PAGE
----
Chenggong's ill opinions of the company were well founded: The company had indeed captured some of his junks. To raise money for his troops, Zheng had increased his foreign trade, sending junks directly to Japan, Tonkin, Cambodia, Palembang, and Melaka—all ports in which the company had trading interests. Officials in Batavia were wary of his competition: "We see that Koxinga is beginning to devote himself more fully to trade, and this may in places . . . undermine our profits."44 They sent a letter to him to request that in future he refrain from impinging on their trade privileges. It was polite and was accompanied by gifts, but it made clear that Batavia would tolerate no increase in Chenggong's trade at the company's expense.45 Batavia also sent a small fleet to Southeast Asian ports to intercept Chenggong's junks. The fleet captured one of Chenggong's junks in Palembang and confiscated its rich cargo of pepper. The captors planned to take the junk back to Batavia, but in the middle of the night it escaped. The fleet also captured another Zheng junk, which it managed to bring back to Batavia. Its cargo of pepper, which the junk's captain said belonged to Chenggong, was impounded.46


In a letter to Taiwan, the governor-general wrote, "It is clear that Chenggong will be upset about these actions and will press hard for restitution, but we are inclined to concede nothing. If he gives you any trouble in Taiwan about them, pretend that you know nothing about it and tell him to deal with us."47 The governor-general was certain that if the company held firm Chenggong would give up trying to undermine their trade. Nor did officials in Batavia limit themselves to capturing Chenggong's junks. They also tried to make alliances with his enemies. "We believe," wrote the governor-general, " that, if the company negotiated with the Manchus and promised to infest Chenggong's seacoasts, we might thereby come into the Manchus' great esteem."48 In 1656 a Dutch embassy was indeed received in Beijing. Fortunately for Chenggong, it achieved little, primarily because the company's request to trade in Canton would have conflicted with the court's new policy of restricting coastal trade.49 Chenggong certainly knew about this embassy, but being busy with battles in China, he did not immediately react to Dutch provocations.50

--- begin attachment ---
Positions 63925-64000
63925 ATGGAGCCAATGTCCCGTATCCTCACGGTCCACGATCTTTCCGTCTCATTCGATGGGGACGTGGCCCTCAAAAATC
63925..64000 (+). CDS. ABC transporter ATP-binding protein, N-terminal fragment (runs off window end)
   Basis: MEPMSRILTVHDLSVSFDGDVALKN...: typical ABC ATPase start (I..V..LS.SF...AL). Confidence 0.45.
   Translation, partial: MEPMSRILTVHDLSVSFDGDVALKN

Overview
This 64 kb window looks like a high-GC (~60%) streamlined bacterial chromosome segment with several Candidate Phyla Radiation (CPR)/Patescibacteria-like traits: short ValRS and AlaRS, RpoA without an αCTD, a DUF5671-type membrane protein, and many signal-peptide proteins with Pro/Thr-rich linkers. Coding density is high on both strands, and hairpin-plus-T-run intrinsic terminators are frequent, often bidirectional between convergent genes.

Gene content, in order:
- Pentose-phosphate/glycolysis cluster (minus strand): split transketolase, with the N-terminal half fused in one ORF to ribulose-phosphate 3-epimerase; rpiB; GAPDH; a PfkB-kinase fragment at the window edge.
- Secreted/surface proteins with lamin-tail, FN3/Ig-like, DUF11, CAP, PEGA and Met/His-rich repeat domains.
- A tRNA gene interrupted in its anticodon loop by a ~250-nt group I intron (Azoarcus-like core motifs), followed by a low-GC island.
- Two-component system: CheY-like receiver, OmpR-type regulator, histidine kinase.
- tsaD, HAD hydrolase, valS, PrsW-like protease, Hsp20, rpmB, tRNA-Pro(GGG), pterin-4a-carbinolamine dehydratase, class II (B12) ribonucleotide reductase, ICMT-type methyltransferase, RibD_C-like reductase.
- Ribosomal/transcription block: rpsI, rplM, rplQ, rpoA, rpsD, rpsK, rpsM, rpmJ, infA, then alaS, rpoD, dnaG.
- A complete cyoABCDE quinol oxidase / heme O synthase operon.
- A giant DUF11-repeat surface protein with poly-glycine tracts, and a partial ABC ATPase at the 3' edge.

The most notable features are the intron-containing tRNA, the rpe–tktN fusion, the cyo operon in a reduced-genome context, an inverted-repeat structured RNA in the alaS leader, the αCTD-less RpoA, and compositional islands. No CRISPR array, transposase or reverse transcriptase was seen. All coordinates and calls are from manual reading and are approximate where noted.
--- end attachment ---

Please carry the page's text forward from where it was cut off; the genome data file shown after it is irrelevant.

In the meantime, trade to Formosa remained slow. Although some junks brought rice, none brought the gold, silk, and silver on which the company's trade depended. For several months in late 1655 and early 1656, not a single Chinese junk came to Tayouan. This meant that even the low-cost goods that underlay Sino-aboriginal trade—ironwares, clothing, tobacco, and ceramics—grew scarce. As demand for them rose, the value of aborigines' own trading goods—deer products and fish, for example—fell.51 The buying power of village leaseholders increased, and they gathered large stocks of deerhides and venison, but they suffered because they could not take them to China to sell. The village leasehold system thus began to fall apart, as did many of the other leases that formed the basis of the company's revenues.52 So dependent was Taiwan on Chinese trade that the entire colony suffered when trade was slow.53